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Solving Distribution Functions

  1. Apr 13, 2010 #1
    1. The problem statement, all variables and given/known data

    Given the distribution function:

    f(x) = A*sin^2(pi*x/L) for 0 < x < L
    = 0 for x elsewhere

    Find the values for:
    A, mean x (x), most probable x (xmp) and root mean square x (xrms)

    2. Relevant equations



    3. The attempt at a solution

    The professor has not shown us how to do a problem like this. So I am lost.

    My guess at solving A would be to take the integral of f(x) and set it equal to 1. But I do not know what limits I should use on the integral (0 to inf or 0 to L?).

    I think the most probable x would be + or - 1 standard deviation from the mean value? I don't know how to solve for that either.

    Thanks in advance for the help!
     
  2. jcsd
  3. Apr 13, 2010 #2

    gabbagabbahey

    User Avatar
    Homework Helper
    Gold Member

    When in doubt, go back to the definitions.

    For starters, for a normalized distribution, [itex]f(x)[/itex] , you have

    [tex]\int_{-\infty}^{\infty}f(x)dx=1[/tex]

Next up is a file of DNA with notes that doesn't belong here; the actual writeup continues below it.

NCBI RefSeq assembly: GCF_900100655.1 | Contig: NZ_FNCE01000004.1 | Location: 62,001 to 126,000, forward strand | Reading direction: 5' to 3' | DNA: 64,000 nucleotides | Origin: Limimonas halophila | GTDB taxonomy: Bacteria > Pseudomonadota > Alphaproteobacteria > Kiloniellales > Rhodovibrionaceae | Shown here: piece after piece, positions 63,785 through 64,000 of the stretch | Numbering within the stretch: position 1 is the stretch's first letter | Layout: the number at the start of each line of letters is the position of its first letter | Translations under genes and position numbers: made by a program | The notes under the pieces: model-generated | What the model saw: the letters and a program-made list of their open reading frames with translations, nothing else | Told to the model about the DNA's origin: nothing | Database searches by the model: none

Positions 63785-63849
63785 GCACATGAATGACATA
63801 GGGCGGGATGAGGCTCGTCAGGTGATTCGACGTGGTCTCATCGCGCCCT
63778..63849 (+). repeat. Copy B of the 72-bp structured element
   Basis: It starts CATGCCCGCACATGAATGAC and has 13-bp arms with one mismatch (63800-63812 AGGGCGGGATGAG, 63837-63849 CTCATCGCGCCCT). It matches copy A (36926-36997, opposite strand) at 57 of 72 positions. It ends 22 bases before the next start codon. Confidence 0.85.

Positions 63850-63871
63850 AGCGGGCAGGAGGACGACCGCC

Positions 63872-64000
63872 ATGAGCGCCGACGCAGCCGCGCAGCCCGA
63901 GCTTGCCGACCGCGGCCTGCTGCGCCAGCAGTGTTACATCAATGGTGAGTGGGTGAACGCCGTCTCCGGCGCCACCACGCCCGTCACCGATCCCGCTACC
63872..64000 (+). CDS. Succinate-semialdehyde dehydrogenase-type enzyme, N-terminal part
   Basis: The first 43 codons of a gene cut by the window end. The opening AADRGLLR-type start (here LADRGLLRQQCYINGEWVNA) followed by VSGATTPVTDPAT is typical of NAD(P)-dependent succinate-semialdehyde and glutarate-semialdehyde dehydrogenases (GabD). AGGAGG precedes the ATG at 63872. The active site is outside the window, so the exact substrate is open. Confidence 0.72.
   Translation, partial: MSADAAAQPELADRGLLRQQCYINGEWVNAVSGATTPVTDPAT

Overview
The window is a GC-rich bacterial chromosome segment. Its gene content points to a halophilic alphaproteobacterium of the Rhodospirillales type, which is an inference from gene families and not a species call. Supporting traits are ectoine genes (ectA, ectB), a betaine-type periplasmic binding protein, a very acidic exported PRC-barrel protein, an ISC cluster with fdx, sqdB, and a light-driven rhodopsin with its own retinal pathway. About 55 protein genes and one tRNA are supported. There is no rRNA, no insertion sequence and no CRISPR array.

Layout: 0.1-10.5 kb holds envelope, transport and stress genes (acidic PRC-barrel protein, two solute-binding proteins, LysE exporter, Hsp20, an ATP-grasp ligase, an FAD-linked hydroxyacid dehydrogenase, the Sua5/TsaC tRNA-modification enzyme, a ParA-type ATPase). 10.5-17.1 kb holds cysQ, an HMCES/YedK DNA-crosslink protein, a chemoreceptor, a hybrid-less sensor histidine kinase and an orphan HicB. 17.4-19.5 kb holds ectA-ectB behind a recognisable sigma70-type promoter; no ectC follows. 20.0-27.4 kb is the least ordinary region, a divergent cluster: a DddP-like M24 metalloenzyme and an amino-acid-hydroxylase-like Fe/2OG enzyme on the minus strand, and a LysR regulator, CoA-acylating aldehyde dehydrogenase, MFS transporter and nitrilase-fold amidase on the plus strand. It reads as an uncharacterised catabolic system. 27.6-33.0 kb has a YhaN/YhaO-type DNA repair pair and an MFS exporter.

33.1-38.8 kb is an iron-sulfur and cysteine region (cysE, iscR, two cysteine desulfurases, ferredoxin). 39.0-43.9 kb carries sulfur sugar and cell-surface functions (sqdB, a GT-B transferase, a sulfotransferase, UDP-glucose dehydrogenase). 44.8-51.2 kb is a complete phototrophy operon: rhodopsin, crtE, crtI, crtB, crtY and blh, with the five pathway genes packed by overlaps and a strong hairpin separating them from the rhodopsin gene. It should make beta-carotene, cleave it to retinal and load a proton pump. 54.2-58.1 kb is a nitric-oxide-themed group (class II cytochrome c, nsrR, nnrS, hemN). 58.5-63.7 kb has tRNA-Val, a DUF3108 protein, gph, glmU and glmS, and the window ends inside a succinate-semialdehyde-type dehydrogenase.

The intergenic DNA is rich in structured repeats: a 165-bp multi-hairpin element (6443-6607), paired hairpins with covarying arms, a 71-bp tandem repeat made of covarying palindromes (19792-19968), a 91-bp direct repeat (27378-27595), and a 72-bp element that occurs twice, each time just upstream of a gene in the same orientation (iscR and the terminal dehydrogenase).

In this case, [itex]f(x)[/itex] is zero for most of the interval, and so the only non-zero contribution to this integral comes on the interval [itex]0[/itex] to [itex]L[/itex]...What does that give you for [itex]A[/itex]?

    What are the definitions of "most probable value" and "root mean square x"?...Apply those definitions.
     
  4. Apr 13, 2010 #3
    Does that mean I should integrate from 0 to L and normalize to 1 to solve for A?

    I don't know what the 'definitions' are. Like I said, my professor did not teach this. That is why I am asking for help here. Could you provide a little more insight? Should I integrate x*f(x) to get the most probable value of x?
     
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